The internet of things is expanding fast, bringing new opportunities but new risks too. As an industry, we aren’t doing enough to address the dangers this brave new world presents, argues Technolution’s Dave Marples.
From traffic lights to bridges, doorbells to power switches, everything, everywhere seems to be getting connected. The benefits of such connectivity are evident from the vending machine that never runs out of stock to the pump that never fails in a building that’s always at just the right temperature. It can no longer be argued that the IoT doesn’t deliver benefits. Computing power is cheap and power consumption low. The possibilities are seemingly infinite, but with power comes responsibility, and today the full scale of those responsibilities isn’t widely understood.
Not so long ago, networked systems were secured by means of physical constraint. Preventing access to the network on which the devices resided provided airtight security in a ‘walled garden’ model. The ubiquitous connectivity brought by the IoT means this inscrutability is lost, as physical constraints are torn down in the name of user inconvenience. Networked devices can no longer depend on their being isolated in a benign network – the network is all around us, increasingly soaked into the very fabric of society, and, sometimes, it isn’t a very friendly place.
Sadly, software and systems engineering hasn’t kept pace with this paradigm shift. Distributed networked hardware is supported by abstracted infrastructure originally developed in friendlier times. The sheer ubiquitousness of these networks makes the prospect of failure untenable, with societal impact far in excess of the direct technical damage – think of the consequences of an attack on gas stations rendering fuel unavailable, for example. Taking down power grids by attacking infrastructure has already been demonstrated.
These visceral risks will only continue to multiply as we deploy more and more networked systems. In fairness, state-of-the-art IoT frameworks do pay close attention to device security but largely limit themselves to deployment, identity and communication concerns. Lifecycle management, vulnerability mitigation, ongoing management oversight, out-of-band monitoring, secure update, compromised device neutering/recovery and end-of-life disposal are at best given lip service.
Already the impact of this neglect is tangible: in 2021, ransomware payments were estimated at a staggering 20 billion dollars, while cybercrime costs amounted to an even more shocking 6 trillion dollars globally. To date, the majority of the attacks have been via desktops and servers, but the increased prevalence of IoT infrastructure offers whole new attack surfaces with a much more physical consequence of failure. Continuing to ignore these risks is quite literally sowing the seeds of future disaster.
Managing security from deployment to disposal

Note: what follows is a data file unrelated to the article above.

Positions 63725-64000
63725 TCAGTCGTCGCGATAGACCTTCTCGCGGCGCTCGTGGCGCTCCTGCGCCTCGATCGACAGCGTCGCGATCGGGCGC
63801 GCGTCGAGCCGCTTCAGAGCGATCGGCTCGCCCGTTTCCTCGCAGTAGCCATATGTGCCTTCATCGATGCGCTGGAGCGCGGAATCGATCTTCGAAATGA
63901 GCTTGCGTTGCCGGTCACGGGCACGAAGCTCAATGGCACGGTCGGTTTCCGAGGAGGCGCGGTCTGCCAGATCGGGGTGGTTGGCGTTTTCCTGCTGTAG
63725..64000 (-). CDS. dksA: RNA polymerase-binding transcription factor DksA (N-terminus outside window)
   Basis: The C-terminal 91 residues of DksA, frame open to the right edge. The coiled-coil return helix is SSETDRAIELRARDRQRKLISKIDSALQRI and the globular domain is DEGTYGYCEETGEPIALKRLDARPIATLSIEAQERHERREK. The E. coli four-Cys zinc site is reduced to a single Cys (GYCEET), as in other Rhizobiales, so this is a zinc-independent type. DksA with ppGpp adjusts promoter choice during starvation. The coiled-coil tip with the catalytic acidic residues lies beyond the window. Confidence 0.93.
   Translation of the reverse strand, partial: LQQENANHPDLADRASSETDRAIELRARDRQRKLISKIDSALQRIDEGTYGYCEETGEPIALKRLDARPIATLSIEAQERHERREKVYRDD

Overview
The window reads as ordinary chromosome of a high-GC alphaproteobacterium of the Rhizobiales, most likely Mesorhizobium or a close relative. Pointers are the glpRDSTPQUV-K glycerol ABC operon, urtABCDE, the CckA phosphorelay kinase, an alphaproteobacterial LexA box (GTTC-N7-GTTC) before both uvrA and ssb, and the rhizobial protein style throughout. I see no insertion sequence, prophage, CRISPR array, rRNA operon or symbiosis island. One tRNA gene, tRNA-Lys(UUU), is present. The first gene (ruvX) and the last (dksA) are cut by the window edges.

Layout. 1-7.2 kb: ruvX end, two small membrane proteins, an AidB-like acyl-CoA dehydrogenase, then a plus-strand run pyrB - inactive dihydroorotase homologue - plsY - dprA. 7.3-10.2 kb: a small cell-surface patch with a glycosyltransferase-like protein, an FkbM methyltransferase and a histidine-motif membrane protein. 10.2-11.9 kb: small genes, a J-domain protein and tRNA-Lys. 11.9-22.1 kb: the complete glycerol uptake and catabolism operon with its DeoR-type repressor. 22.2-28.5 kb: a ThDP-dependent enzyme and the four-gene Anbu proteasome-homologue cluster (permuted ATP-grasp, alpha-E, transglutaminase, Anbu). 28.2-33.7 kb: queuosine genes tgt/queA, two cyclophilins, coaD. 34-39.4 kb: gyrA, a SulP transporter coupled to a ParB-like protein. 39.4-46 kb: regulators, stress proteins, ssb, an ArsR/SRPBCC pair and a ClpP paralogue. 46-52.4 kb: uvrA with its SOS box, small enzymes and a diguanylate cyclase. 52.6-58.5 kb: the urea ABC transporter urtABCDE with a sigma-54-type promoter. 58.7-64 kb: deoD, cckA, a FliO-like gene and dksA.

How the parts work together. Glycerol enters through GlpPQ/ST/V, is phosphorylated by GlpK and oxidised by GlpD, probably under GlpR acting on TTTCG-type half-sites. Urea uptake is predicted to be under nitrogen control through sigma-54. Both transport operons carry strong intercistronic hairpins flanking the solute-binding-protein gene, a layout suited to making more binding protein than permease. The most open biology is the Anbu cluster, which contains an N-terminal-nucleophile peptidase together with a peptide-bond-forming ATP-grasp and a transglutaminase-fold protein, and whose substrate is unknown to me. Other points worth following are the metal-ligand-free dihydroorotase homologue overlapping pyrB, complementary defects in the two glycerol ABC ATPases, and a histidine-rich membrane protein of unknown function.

So what to do? Most importantly, the entire lifecycle of the connected device urgently needs to be recognized and securely managed. Starting with development and provisioning, followed by deployment, bringing into service and operational use. Exception branches covering updates, field failure/repair and other events must also be taken into account. By far the most glaring omission today is the lack of structural end-of-life processes; taking out of service, decommissioning and disposal are mandatory phases that can’t be ignored.
Almost all IoT deployments today only focus on provisioning, deployment, bringing into service and operational use and, perhaps, some of the exception branches. Very few cover the costly, but essential, elements that ensure ongoing secure and reliable operation, such as vulnerability recognition and mitigation, bringing out of service, decommissioning and disposal. Current IoT systems demonstrate poor security hygiene: devices with known vulnerabilities remain in the field, data are leaked during the disposal process and, worst of all, networked devices remain active, unmaintained, unmonitored and unrecognized, long after their intended utility has ceased. The consequence of this ‘long tail’ of networked equipment not being adequately managed can’t be overemphasized: it represents a clear, present and ongoing risk to the integrity of any network with which the asset was, or is, associated.
The above is an abstract way of presenting risks that we all empirically understand; no one would countenance selling a laptop on without erasing the hard drive first, and the more astute recognize the equivalent risk with a mobile phone. But what about the data you left in the rental car you hired last weekend (destinations and routes, music, call numbers and durations, preferred seat position and temperature)? Extend that further to lightbulbs, washing machines and toasters, which can both leak our data and provide a beachhead for an attacker into our homes, and the risk becomes very obvious.